Legal Blog

New Federal Law on Pregnancy: Three Things to Know

Pregnant woman working on laptop. Cropped image of pregnant businesswoman typing something on laptop while sitting at her working place in officeMarch is Women’s History Month. Despite our nation’s extensive history, only 100 years have passed since women have had the right to vote – and a few decades since discrimination against women in the workplace has been illegal — making the legal landscape surrounding women’s rights still relatively new.

The Pregnant Workers Fairness Act (the “Act”) adds additional protections to childbearing women in the workplace. The Act was passed in December 2022 as part of the Consolidated Appropriations Act – and goes into effect on June 27, 2023. The original Pregnancy Discrimination Act of 1978 amended Title VII of the Civil Rights Act of 1964 to prohibit sex discrimination on the basis of pregnancy, applying to employers with 15 or more employees.

The Act places additional express requirements on employers with 15 or more employees. Keep the following in mind:

  • The Act incorporates many of the concepts that the Americans with Disabilities Act (ADA) requires surrounding reasonable accommodations. For example, both laws require that employers engage in the interactive process on any request for a reasonable accommodation. The Act goes a step further than the ADA by expressly permitting reasonable accommodations for pregnant workers – without a need to prove that the pregnant worker is disabled (a fact-intensive and sometimes challenging component of the ADA).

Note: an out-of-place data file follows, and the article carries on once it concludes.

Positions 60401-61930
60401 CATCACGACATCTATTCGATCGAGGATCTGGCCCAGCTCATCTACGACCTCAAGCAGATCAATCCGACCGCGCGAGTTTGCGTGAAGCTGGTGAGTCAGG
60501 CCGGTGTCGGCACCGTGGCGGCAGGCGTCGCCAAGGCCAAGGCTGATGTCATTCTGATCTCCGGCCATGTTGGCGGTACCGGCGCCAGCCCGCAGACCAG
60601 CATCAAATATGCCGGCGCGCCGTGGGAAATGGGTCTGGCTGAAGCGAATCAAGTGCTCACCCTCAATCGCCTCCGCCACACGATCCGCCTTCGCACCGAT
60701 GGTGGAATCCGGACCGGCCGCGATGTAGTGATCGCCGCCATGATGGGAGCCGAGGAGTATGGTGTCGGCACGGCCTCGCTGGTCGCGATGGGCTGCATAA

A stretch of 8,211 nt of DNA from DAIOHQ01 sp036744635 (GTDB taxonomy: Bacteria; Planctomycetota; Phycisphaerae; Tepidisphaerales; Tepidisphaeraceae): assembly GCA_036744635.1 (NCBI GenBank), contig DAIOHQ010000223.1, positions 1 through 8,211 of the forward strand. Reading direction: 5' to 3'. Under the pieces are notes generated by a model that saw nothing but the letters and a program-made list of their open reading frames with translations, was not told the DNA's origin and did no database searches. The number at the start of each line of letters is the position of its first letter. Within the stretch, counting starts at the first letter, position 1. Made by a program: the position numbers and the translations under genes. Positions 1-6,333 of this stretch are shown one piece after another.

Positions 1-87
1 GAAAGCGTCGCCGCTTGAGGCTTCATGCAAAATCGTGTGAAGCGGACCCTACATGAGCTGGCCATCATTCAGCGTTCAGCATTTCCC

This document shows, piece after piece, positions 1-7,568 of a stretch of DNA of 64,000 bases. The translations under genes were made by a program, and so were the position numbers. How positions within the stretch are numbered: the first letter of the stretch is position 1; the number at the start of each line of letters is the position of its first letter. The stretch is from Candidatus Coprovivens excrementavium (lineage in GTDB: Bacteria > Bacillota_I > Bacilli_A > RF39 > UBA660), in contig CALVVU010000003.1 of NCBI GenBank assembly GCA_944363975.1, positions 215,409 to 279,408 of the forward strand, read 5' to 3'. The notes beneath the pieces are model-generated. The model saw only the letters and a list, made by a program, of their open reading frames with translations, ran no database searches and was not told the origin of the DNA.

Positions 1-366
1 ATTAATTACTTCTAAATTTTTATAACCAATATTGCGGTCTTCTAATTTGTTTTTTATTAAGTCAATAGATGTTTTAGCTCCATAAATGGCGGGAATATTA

• The Act further place an affirmative obligation on employers to review reasonable accommodations for pregnant workers aside from unpaid or paid leave. Examples of potential reasonable accommodations might include an additional break during the day or a special desk/equipment to address a woman’s pregnancy-related physical condition. In the past, many employers “defaulted” to time out of the office – however, the Act seemingly seeks to prevent absences from work that may prevent advancement.


  • Employers should ensure that their policies and training reflect the need for expansive discussions on reasonable accommodations for pregnant women – including job candidates. I recommend that management/recruiting teams are trained on how to approach requests for reasonable accommodations so that exposure to liability is minimized.


Feel free to reach out to me to discuss your workplace’s policy on pregnant workers.

Contact me at or 703.745.1849


Theodora Stringham assists individuals, businesses, and organizations with growing successfully while minimizing liability. Focusing on real estate and personnel needs, Ms. Stringham executes sustainable plans for real estate development and employee matters. She provides comprehensive representation for everyday growth issues, including, but not limited to, re-zonings, site plan approvals, eminent domain/valuation concerns, employment discrimination, and disciplinary issues. Ms. Stringham’s scope of representation ranges from identifying potential liability and providing counseling/trainings, all the way through representation at trial.